Just watched Another Year which I found to be utterly depressing. A few critics found it simply boring, but I thought it was brilliantly written and acted. And it was the brilliance with which the message was delivered that made it so damn depressing.
The message being, more or less, that happy people stay happy, and the rest of us stay miserable.
My biggest fear in all of this recovery business is that I'll find at the end of it that what was set in motion in my life will simply continue to play out. And that thought is just depressing, isn't it? That whatever neurotic tendencies I have now, I've had in the past (which led me to the decisions I made), and I will have in the future. For many years I had this believe that striving and trying and working would get me over some hill, and once crested I'd get to coast for a while.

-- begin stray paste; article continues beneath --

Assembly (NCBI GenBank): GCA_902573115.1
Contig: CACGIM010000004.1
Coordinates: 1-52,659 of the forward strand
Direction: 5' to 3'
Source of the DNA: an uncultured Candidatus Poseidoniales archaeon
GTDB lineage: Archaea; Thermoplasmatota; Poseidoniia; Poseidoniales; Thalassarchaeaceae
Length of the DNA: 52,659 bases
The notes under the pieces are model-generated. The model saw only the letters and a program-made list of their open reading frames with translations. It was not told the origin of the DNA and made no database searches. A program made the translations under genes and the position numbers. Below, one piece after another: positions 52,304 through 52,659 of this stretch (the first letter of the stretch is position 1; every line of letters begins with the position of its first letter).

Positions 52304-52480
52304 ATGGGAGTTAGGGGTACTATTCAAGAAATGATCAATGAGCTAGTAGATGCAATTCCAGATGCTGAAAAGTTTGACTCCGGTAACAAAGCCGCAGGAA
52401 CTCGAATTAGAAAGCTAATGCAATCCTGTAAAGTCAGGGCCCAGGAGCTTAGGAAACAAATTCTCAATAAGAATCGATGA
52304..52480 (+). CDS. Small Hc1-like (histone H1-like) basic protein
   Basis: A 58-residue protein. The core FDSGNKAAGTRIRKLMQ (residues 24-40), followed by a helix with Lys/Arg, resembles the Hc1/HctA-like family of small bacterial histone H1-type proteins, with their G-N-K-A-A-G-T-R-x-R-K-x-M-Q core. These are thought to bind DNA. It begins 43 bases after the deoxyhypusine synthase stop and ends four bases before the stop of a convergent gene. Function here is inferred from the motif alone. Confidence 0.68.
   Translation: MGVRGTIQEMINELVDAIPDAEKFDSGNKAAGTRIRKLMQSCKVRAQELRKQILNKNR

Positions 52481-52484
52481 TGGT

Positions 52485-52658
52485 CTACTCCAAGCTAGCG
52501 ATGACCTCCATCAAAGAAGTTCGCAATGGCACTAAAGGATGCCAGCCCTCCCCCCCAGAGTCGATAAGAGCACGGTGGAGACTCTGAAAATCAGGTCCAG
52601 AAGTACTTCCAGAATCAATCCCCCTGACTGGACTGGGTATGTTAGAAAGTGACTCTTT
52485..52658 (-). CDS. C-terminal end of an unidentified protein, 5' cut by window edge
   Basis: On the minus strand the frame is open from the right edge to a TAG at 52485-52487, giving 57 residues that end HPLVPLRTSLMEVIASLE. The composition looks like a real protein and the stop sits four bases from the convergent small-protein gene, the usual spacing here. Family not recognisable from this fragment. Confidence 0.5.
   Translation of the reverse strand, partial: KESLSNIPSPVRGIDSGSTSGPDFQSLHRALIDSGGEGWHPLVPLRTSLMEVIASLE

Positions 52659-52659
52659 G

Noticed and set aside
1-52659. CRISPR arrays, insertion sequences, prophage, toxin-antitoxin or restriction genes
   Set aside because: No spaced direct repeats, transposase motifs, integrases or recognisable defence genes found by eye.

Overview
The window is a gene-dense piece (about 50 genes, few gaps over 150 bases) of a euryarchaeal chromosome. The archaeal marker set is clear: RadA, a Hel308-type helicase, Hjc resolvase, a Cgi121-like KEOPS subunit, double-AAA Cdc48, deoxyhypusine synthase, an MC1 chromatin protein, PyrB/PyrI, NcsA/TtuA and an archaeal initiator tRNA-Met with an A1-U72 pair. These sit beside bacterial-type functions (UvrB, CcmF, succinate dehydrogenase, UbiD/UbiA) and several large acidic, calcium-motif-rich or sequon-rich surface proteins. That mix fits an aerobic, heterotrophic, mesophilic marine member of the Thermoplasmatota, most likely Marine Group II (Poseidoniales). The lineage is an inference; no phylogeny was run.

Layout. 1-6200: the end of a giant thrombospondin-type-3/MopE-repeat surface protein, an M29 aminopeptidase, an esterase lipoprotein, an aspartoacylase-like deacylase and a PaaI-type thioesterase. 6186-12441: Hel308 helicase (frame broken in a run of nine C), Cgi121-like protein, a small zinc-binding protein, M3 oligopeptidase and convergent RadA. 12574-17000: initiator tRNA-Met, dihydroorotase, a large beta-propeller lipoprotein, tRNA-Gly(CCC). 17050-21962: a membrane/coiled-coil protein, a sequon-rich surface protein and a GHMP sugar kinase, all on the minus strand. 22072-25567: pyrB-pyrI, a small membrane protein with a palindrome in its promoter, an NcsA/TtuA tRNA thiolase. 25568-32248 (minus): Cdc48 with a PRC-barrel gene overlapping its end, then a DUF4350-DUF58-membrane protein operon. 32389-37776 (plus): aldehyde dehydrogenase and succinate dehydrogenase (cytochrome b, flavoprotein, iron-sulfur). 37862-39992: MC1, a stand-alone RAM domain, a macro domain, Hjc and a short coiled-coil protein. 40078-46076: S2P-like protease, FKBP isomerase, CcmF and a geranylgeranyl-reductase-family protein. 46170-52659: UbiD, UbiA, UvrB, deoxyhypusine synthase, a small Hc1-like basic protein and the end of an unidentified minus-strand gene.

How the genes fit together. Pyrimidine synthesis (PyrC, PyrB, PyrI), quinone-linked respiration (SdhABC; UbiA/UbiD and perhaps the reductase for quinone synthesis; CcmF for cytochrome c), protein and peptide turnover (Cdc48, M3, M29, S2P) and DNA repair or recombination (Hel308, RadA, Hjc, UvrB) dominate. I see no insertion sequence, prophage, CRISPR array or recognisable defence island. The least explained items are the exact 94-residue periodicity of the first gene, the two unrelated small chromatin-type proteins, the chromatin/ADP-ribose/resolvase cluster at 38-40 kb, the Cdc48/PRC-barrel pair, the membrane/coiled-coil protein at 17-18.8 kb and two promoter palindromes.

After I graduated from college (as a returning student) and met Roi, I really really thought, here it is, here is the crest of the hill. Foot of the pedal now, I can coast. The downward slope turned out to have an entirely different meaning. It meant momentum without brakes and crashing into a broken pile at the bottom. And somewhere on that ride my thinking shifted to this idea that no matter how hard I tried, it would always keep coming to this.
And I suppose that's when I got depressed. First there was frantic back-pedaling, but then it just seemed like too much effort. So when a film-maker creates such a disturbingly accurate portrayal of "the more things change, the more they stay the same", it's hard to not resign to it.
Therapy tomorrow. Amen.